Next, in a large court trial in Frunze in 1962, nineteen out of forty-six defendants were apparently Jewish. “There is no reason to think that this new policy was conceived as a system of anti-Jewish measures. Yet immediately upon enforcement, the new laws acquired distinct anti-Jewish flavor,” - the author of the quote obviously points out to the publication of the full names of defendants, including Jewish ones; other than that, neither the courts, nor the government, nor the media made any generalizations or direct accusations against the Jews. And even when Sovetskaya Kyrgizia wrote that “they occupied different posts, but they were closely linked to each other,” it never clarified the begged question “how were they linked?” The newspaper treated this issue with silence, thus pushing the reader to the thought that the nucleus of the criminal organization was composed of the “closely linked” individuals. Yet “closely linked by” what? By their Jewishness. So the newspaper “emphasized the Jews in this case.”61 … Yet people can be “closely linked” by any illegal transaction, greed, swindling or fraud. And, amazingly, nobody argued that those individuals could be innocent (though they could have been innocent). Yet to name them was equal to Jew-baiting.
Next, in January 1962, came the Vilnius case of speculators in foreign currency. All eight defendants were Jews (during the trial, non-Jewish members of the political establishment involved in the case escaped public naming – a usual Soviet trick). This time, there was an explicit anti-Jewish sentiment from the prosecution: “The deals were struck in a synagogue, and the arguments were settled with the help of wine.”62
S. Schwartz is absolutely convinced that this legal and economic harassment was nothing else but rampant anti-Semitism, yet he completely disregards “the tendency of Jews to concentrate their activity in the specific spheres of economy.” Similarly, the entire Western media interpreted this as a brutal campaign against Jews, the humiliation and isolation of the entire people; Bertrand Russell sent a letter of protest to Khrushchev and got a personal response from the Soviet leader.63 However, after that, the Soviet authorities apparently had second thoughts when they handled the Jews.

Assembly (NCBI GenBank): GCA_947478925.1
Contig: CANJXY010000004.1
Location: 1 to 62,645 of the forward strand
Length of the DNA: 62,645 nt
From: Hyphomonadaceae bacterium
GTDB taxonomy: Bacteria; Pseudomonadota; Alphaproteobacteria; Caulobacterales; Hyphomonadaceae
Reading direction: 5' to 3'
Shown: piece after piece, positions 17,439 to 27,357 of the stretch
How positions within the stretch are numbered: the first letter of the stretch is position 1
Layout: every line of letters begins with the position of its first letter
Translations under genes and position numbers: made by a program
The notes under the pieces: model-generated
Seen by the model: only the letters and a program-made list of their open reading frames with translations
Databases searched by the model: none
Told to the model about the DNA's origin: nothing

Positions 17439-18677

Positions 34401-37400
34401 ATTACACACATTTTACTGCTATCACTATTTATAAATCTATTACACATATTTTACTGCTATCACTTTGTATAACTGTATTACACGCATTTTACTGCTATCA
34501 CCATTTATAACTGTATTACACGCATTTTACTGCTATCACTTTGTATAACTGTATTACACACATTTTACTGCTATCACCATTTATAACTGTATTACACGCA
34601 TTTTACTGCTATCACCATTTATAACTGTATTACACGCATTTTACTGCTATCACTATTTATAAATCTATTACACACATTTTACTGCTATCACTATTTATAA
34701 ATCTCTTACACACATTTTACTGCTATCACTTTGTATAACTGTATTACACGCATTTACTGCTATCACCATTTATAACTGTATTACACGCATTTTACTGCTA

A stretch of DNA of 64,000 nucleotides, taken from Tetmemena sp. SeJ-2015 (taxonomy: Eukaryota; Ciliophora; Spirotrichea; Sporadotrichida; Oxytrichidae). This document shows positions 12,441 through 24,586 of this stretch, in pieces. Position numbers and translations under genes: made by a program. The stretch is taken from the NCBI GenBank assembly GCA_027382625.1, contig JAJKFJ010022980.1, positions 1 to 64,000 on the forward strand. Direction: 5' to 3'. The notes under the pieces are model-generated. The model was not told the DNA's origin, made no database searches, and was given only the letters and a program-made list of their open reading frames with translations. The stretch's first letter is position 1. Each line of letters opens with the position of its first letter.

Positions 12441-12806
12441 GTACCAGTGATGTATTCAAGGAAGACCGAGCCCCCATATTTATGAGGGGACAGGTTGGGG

In the West, the official Soviet anti-Semitism began to be referred to as “the most pressing issue” in the USSR (ignoring any more acute issues) and “the most proscribed subject.” (Though there were numerous other proscribed issues such as forced collectivization or the surrender of three million Red Army soldiers in the year of 1941 alone, or the murderous nuclear “experimentation” on our own Soviet troops on the Totskoye range in 1954.) Of course, after Stalin’s death, the Communist Party avoided explicit anti-Jewish statements. Perhaps, they practiced incendiary “invitation-only meetings” and “briefings” – that would have been very much in the Soviet style. Solomon Schwartz rightly concludes: “Soviet anti-Jewish policy does not have any sound or rational foundation,” the strangulation of the Jewish cultural life “appears puzzling. How can such bizarre policy be explained?”64
Still, when all living things in the country were being choked, could one really expect that such vigorous and agile people would escape a similar lot? To that, the Soviet foreign policy agendas of 1960s added their weight: the USSR was designing an anti-Israel campaign. Thus, they came up with a convenient, ambiguous and indefinite term of “anti-Zionism,” which became “a sword of Damocles hanging above the entire Jewish population of the country.”65 Campaigning against “Zionism” in the press became a sort of impenetrable shield as its obvious anti-Semitic nature became unprovable. Moreover, it sounded menacing and dangerous – “Zionism is the instrument of the American imperialism.” So the “Jews had to prove their loyalty in one way or other, to somehow convince the people around them that they had no connection to their own Jewishness, especially to Zionism.”66
The feelings of ordinary Jews in the Soviet Union became the feelings of the oppressed as vividly expressed by one of them: “Over the years of persecutions and vilifications, the Jews developed a certain psychological complex of suspicion to any contact coming from non-Jews. In everything they are ready to see implicit or explicit hints on their nationality …. The Jews can never publicly declare their Jewishness, and it is formally accepted that this should be kept silent, as if it was a vice, or a past crime.”67
An incident in Malakhovka in October 1959 added substantially to that atmosphere. On the night of October 4, in Malakhovka, a settlement “half an hour from Moscow … with 30,000 inhabitants, about 10% of whom are Jews …, the roof of the synagogue caught fire along with … the house of the Jewish cemetery keeper … [and] the wife of the keeper died in the fire. On the same night, leaflets were scattered and posted across Malakhovka: `Away with the Jews in commerce! … We saved them from the Germans … yet they became arrogant so fast that the Russian people do not understand any longer… who’s living on whose land.´”68
Growing depression drove some Jews to such an extreme state of mind as that described by D. Shturman: some “Jewish philistines developed a hatred toward Israel, believing it to be the  generator of anti-Semitism in the Soviet politics. I remember the words of one succesful Jewish teacher: `One good bomb dropped on Israel would make our life much easier.´”69
Yet that was an ugly exception indeed. In general, the rampant anti-Zionist campaign triggered a “consolidation of the sense of Jewishness in people and the growth of sympathy towards Israel as the outpost of the Jewish nation.”70